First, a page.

Nilab says: “You’re encouraged to (read) the Quran, to do more prayers and do good deeds. Their religious reward multiplies during the month of Ramadan because it is a very special month; so anything you do will count toward many, many times. ...
“So it is a big deal.”
Ramadan began this week. Because Muslims follow the lunar calendar, Ramadan falls 11 days ahead every year. Thus, Ramadan rotates through the entire year in 34 years.
“It has two meanings to me. One is that if you live 34 years from the age that you are able to fast, you will have fasted an entire year.
“And the second thing is that I think it is fair to the entire globe — one side doesn’t have to fast the entire time in summer and the other side, like Australia, doesn’t have to always fast in winter. ... It is fair that way.”
This year, Nilab and her family will get up at 3:30 a.m., which gives them just enough time to eat breakfast before first light. That will be the last food and the last drink they will have until sunset, which at this time of the year in Idaho is many hours away, about 10 p.m. (She has an app that tells her exact times. “I am an engineer,” she laughs. “I have to use technology.”)
“God doesn’t want to starve us. And at the end of the day, it’s not empty bellies and dry mouths that He wants from this month; there is a lot more to it. By abstaining from food and these physical needs, we’re expected to grow spiritually.”
When Nilab goes to work, outwardly, no one will know she’s fasting. But inwardly is where the important stuff is happening.
“Of course, you really want to have food or drink. But your heart gets to have the final say: ‘No, I will not do this.’ Your mind is God-conscious You become more aware of God’s presence.
“Because if you go to the break room at work and eat, no one will stop you, no one will say, ‘You were supposed to fast, why are you not fasting?’ Or at home, you can go to the kitchen and have some food. (Fasting is) not something that’s for other people; it’s something that’s really personal between you and God. Which is how you grow spiritually.
“Even though no one else will see you (eating or doing something you’re not supposed to), God is always there. And it’s a reminder that stays with you the rest of the year, the other 11 months.”
A stronger faith
There are those, of course, who have noticed the ways in which she observes her religion. This has led to one of the accidental benefits of moving from country to country and continent to continent: a deepening of her faith.
“When you live in an Islamic country, no one comes up to you and says, ‘Hey, why do you pray? Why do you fast?’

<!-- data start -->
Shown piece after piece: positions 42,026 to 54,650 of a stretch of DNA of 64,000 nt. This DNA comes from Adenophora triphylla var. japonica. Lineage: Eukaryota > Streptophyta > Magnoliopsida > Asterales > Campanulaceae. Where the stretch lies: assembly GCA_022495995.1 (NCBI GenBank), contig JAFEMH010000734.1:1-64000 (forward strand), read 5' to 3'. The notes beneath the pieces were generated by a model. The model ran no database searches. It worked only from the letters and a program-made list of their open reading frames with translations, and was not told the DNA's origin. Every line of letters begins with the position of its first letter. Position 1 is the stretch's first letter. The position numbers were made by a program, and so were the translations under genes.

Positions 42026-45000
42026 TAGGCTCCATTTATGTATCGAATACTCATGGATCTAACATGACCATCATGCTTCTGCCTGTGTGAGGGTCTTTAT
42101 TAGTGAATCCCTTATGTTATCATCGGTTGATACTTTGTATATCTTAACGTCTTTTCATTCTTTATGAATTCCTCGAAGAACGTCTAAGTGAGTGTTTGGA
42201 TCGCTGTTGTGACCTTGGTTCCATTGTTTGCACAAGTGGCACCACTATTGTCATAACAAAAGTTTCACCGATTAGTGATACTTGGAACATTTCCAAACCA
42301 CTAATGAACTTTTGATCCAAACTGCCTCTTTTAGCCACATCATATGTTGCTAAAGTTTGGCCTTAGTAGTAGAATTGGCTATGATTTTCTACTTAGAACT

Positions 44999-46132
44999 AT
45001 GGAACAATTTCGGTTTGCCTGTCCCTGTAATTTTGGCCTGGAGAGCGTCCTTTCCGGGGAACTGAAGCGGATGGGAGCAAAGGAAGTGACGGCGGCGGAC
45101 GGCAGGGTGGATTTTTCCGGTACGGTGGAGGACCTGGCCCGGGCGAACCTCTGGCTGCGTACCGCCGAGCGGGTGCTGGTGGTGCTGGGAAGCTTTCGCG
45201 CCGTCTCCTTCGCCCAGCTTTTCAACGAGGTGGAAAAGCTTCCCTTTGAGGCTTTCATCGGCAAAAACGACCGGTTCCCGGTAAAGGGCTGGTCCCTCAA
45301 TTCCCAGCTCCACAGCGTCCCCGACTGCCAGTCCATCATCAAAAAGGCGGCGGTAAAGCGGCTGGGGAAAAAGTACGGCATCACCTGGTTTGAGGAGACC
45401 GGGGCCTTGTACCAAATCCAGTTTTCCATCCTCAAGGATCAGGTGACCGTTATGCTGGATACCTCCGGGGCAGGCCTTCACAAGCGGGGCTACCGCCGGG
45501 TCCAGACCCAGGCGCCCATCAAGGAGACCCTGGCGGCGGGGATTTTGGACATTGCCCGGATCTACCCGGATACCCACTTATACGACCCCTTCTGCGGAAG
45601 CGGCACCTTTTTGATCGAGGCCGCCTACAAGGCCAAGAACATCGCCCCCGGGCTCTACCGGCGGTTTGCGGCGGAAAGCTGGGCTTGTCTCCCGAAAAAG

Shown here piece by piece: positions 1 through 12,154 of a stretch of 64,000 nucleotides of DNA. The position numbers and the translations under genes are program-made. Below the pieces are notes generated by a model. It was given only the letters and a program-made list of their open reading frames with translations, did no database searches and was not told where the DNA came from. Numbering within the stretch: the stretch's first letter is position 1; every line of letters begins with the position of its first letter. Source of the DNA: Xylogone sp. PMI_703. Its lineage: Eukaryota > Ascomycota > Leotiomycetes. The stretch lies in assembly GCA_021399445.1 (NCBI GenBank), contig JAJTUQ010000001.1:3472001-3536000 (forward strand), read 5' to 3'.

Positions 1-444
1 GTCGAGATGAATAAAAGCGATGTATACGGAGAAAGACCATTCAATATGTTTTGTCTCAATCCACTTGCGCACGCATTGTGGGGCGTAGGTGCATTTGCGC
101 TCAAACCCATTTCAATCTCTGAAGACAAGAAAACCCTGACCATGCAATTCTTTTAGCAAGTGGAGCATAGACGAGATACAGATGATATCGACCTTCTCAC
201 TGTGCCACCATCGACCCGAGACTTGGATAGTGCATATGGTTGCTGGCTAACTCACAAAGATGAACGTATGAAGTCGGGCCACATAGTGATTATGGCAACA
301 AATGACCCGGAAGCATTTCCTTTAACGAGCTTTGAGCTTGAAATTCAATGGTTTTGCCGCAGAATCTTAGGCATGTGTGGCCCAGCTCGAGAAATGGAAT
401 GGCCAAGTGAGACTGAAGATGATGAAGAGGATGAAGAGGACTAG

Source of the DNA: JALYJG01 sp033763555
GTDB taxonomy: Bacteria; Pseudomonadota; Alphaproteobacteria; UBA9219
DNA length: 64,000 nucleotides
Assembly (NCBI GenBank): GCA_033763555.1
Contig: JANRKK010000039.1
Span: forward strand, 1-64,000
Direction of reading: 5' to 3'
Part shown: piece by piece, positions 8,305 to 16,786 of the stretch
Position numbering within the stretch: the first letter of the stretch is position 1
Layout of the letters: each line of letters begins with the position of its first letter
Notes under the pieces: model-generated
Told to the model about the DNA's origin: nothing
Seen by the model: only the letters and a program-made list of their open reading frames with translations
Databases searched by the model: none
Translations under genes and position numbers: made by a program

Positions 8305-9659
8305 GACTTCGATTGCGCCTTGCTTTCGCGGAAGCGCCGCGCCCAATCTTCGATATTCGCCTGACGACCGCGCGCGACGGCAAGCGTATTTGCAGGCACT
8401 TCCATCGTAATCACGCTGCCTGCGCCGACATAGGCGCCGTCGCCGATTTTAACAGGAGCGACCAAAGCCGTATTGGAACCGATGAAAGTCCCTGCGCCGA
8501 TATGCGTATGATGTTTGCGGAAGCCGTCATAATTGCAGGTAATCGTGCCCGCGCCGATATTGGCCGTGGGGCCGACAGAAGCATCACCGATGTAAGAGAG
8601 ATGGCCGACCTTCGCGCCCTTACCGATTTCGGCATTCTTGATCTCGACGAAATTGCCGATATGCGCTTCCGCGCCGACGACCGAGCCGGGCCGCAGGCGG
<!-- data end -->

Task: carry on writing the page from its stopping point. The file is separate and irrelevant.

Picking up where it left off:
“Versus when you live in a non-Islamic country and people see you doing those things, they will question and say ‘Why? What is the purpose?’
“That really helped me learn my own religion. Because you have to answer to other people, you have to know what it is for yourself first. ... ”
At Boise State, Nilab was active in the Muslim Student Association with an eye toward helping others understand Islam. She served as president and next semester, her sister will take up the role.
“I always go back to verses of the Quran where God says if I really wanted to, I would make you one nation, one tribe. He wanted us to be different so we get to know each other.
“I actually do appreciate living in a city where everyone is different. I have a lot of friends from a lot of backgrounds, a lot of cultures. It does help me see Greatness of God and His power, His mercy.
“Plus to Muslims, because we believe in all the prophets before Islam, other faiths are really close to us because we believe in the same prophets and the same teachings.
“Christianity and Judaism and Islam, they’re all like siblings. You can think of Islam as the youngest child. Because we’re all Abrahamic faiths, to me, even though we’re so different, we’re still one family.”
Another part of Ramadan’s spiritual lesson is empathy.
“When you’re fasting during the day, you’re pretty sure that come 9:30 or 10 p.m., you’ll have food at your table. But there are families who don’t have that. And that’s another realization that you get from Ramadan: to be more grateful. It encourages you to be a better person, to give charity ... because you know exactly how it feels. You’re not just told; you had the experience (of hunger).”
And at the end of Ramadan, Muslims are called on to give 2.5 percent of their wealth to charity.
“The mosque doesn’t collect it. ... It’s between you and your God. ... No one will question you about it, but you will know.”
As the holy month begins, Nilab will also reflect on how her deeds and her education — her life — will align with her faith.
“What you do in life can be used no matter what it is.
“If it is computer programming, civil engineering or chemistry, it’s up to you to find that link, the link between how your profession can help you and help others; how you can use it to serve people around you, serve your community.
“It’s not very hard for me to see that. I know that I can use computer programming in projects where it will help people. Even working for my company, I know the tools we build help other people.
“It is satisfying and rewarding at the same time.”